The Na Wahine O Ke Kai Women’s Molokai to Oahu canoe race started with a few strong-willed women with a dream in 1954. It took 20 years before the dream became a reality.
The dream began in 1954, two years after the first men’s Molokai-to-Oahu Canoe Race took place. Waikiki Surf Club’s Senior Women’s crew proposed for consideration a race for the women also. Coaches and officials insisted the women couldn’t handle the treacherous channel. It took years of patience and persistence to convince everyone that it was possible for women to paddle across the Kaiwi Channel.
In October of 1975 with fair ocean conditions, the first unofficial crossing was made by two crews of 18 women each. One crew was incorporated from four canoe clubs: Kailua, Outrigger, Lanikai and Waikiki Surf Club and was spearheaded by Donna Coelho. They named themselves “Onipaa”. The other was from Healani Canoe Club, coached by Babe Bell. They proved that women could paddle across the Kaiwi Channel. Part of the dream had come true. Hannie Anderson and the late Leinani Faria, then President of Hawaiian Canoe Racing Association also shared the dream, and officiated this first crossing.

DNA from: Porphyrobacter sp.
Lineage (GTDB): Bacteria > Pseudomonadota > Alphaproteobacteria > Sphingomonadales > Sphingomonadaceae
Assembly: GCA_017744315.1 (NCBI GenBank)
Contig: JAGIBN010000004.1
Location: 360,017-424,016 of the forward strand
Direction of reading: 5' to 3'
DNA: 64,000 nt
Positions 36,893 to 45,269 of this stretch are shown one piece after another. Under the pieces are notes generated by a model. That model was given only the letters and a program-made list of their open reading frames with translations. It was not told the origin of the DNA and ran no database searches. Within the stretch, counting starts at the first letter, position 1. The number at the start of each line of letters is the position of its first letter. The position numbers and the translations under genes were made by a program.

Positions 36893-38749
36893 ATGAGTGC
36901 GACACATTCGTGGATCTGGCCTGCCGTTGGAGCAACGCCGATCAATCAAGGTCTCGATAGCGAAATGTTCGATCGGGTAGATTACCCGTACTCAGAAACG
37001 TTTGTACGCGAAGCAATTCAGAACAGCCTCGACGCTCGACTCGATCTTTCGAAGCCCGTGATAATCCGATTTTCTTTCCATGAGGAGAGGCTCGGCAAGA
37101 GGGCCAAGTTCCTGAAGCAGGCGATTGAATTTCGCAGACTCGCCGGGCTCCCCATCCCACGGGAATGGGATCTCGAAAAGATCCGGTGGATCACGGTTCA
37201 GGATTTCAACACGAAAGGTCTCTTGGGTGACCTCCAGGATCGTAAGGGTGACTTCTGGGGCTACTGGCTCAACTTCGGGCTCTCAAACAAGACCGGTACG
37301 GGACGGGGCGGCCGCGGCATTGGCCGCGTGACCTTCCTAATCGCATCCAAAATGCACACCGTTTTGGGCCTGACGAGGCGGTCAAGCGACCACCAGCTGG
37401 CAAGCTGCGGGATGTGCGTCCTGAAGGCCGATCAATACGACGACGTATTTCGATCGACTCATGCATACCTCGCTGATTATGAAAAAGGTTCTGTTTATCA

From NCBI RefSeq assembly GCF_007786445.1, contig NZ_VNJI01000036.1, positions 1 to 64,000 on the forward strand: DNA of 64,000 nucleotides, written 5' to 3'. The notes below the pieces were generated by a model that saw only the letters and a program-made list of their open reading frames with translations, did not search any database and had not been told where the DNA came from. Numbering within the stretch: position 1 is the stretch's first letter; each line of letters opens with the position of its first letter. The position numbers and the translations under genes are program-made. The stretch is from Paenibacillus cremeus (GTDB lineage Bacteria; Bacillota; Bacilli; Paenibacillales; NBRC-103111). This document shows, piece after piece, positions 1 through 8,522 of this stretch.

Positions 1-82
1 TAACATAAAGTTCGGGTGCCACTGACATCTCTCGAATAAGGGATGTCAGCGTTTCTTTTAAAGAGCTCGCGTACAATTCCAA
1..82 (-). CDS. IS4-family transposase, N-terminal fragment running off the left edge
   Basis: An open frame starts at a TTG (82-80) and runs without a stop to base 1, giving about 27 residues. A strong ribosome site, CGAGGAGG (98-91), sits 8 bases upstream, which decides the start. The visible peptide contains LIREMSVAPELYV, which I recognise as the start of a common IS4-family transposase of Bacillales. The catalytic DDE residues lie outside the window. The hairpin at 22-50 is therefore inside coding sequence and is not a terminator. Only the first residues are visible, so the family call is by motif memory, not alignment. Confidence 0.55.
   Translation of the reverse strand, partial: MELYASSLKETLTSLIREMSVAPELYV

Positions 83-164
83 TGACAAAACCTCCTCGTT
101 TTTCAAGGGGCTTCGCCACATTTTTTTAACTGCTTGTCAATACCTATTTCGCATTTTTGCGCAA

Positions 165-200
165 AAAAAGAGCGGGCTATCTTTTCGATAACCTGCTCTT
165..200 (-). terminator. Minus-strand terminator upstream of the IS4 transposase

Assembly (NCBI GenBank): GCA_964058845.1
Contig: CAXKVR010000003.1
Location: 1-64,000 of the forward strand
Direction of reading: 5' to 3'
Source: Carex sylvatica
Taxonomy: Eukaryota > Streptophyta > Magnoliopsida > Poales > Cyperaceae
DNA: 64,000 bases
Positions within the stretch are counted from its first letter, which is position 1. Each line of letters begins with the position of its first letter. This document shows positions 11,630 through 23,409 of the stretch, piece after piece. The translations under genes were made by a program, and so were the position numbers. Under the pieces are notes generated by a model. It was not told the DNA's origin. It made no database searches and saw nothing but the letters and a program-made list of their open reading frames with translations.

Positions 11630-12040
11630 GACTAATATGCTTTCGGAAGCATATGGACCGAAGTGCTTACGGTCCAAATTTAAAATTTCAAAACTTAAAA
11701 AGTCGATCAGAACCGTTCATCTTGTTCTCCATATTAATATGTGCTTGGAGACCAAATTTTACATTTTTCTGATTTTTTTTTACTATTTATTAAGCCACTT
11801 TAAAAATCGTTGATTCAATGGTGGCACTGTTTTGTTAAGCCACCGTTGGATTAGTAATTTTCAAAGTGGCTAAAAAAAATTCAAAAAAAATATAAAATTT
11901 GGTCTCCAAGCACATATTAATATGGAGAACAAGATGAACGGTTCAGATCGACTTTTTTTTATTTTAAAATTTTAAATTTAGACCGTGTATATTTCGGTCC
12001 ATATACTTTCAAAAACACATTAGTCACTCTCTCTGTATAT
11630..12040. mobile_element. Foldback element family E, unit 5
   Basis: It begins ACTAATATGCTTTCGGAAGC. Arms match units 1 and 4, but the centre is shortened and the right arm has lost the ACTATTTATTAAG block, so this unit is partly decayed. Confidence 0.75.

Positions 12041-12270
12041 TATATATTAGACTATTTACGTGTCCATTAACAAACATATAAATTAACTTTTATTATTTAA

The dream of so many women, who had worked so hard, had finally become a reality four years later. Na Wahine O Ke Kai (Women of the Sea) was christened by one of the founding members Puna Kalama Dawson. The iconic Na Wahine profile logo was created by artist Toni Marston. Mary Winchester of Windward Kai Canoe Club was elected President. Hannie Anderson was appointed Race Director and remains in that position today – 45 years later. A proxy Race Director is now on the course.
Na Wahine O Ke Kai (Women of the Sea) took on a new meaning on October 15, 1979, when Outrigger Canoe Club led an amazing 17-crew field and finished in six hours, 35 minutes, 14 seconds. Since 1979 Outrigger Canoe Club has won four times: 1981, 1984, 1985 and again in 1992. Hui Nalu Canoe Club won the event in 1982 and 1983. OffShore Canoe Club has paddled its way to victory from 1986 thru 1991 and again from 1993 to 96, setting a new course record of five hours, 24 minutes, 32 seconds in 1995. The race was cancelled in 1980 and again in 2015 due to 30-foot surf and strong winds.
For 45 years, the World Championship of women’s racing, Na Wahine O Ke Kai has drawn women paddlers from across the globe. The 40-mile trek across the Kaiwi Channel from Molokai to Oahu has evolved from 17 crews to 70. The 12-women crew evolved into 10-women. Master divisions 40, 50, 55, Juniors and finally 60s were added throughout the years. Racing in Koa canoes and Hawaiian specification canoes has evolved into the Unlimited canoe division.
Na Wahine O Ke Kai canoe race has flourished through the years – attracting crews from all over the world because of the tireless efforts of race supporters, volunteers, and of course, the paddlers. Through their endurance, devotion and sportsmanship they have helped to perpetuate Hawaii’s cultural heritage.